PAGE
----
Aviation Industry Corporation of China (AVIC, China’s state-owned aerospace conglomerate) completed production of “the world’s largest amphibious aircraft.”
Before we go further, yes, the Howard Hughes “Spruce Goose” was larger. Much larger. But it only ever flew once, and that flight was only about 1.5 km long and at a maximum altitude of 20m – never climbing out of ground effect (see the video at the end of this post). The Spruce Goose has long since been consigned to a museum, whereas the AG600, as the new Chinese aircraft is called, is intended for serial production and regular use – AVIC reportedly has seventeen orders so far.
What kind of use? China appears to view it as a multi-role transport, to be used in fire-fighting, marine rescue, environmental monitoring, and resource detection and transport. And also, as is made clear in the first video below, to provide aerial support for the country’s political ambition in the South China Sea. According to China’s official Xinhua news agency, the AG600 “could potentially extend the Asian giant’s ability to conduct a variety of operations in the South China Sea, where it has built a series of artificial islands featuring air strips, among other infrastructure with the potential for either civilian or military use.”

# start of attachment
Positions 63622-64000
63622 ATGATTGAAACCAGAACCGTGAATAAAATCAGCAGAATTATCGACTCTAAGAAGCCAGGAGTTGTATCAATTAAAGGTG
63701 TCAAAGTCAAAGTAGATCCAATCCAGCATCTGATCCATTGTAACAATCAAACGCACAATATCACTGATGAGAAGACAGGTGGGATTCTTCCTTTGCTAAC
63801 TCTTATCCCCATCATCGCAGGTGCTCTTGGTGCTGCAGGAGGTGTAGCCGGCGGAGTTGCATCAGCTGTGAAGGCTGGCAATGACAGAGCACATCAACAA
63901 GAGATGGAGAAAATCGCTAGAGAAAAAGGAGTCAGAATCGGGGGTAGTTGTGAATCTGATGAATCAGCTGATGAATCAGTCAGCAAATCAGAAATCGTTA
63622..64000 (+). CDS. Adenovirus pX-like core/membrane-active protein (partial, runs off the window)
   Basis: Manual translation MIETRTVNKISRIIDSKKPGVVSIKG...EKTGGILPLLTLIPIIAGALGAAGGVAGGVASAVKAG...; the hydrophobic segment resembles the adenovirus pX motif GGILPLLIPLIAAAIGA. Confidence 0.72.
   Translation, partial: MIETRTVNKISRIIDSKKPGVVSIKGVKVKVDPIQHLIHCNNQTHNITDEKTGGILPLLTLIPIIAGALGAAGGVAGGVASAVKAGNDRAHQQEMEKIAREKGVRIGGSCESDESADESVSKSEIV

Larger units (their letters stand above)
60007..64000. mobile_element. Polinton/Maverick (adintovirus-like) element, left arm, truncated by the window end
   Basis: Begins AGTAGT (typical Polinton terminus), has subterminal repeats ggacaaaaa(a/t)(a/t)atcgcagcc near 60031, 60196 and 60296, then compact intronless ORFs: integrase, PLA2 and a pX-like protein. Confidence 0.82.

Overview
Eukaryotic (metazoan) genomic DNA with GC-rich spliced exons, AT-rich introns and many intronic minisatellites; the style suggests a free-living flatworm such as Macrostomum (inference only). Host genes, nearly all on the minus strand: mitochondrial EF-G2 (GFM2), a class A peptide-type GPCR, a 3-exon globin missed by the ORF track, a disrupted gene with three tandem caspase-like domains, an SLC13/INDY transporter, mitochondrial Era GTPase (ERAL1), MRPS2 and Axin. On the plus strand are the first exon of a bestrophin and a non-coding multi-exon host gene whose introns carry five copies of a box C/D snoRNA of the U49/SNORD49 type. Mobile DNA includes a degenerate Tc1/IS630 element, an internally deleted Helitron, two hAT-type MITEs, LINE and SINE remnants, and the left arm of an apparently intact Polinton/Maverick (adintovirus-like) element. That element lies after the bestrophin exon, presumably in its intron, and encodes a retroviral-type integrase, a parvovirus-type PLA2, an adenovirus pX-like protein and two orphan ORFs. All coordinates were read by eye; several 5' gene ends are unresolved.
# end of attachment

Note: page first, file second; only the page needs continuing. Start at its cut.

This amphibious transport, scheduled for first flight before year-end, is just one of four Chinese aircraft projects to come to fruition in recent months, as the country works toward developing a modern aircraft manufacturing industry. The other three are:
- The ARJ21 (Advanced Regional Jet for the 21st Century) recently entered commercial service with launch customer Chengdu Airlines.
- The COMAC C919, a 168-passenger narrowbody, was rolled out last November, and is scheduled for first flight this year.
- The Y-20, a 66 tonne payload heavy transport, entered service with China’s military in early July.
And now, as promised, here is the official video of the rollout of the AG600 amphibious transport.
And, for the aviation history buffs, the first flight of the Spruce Goose.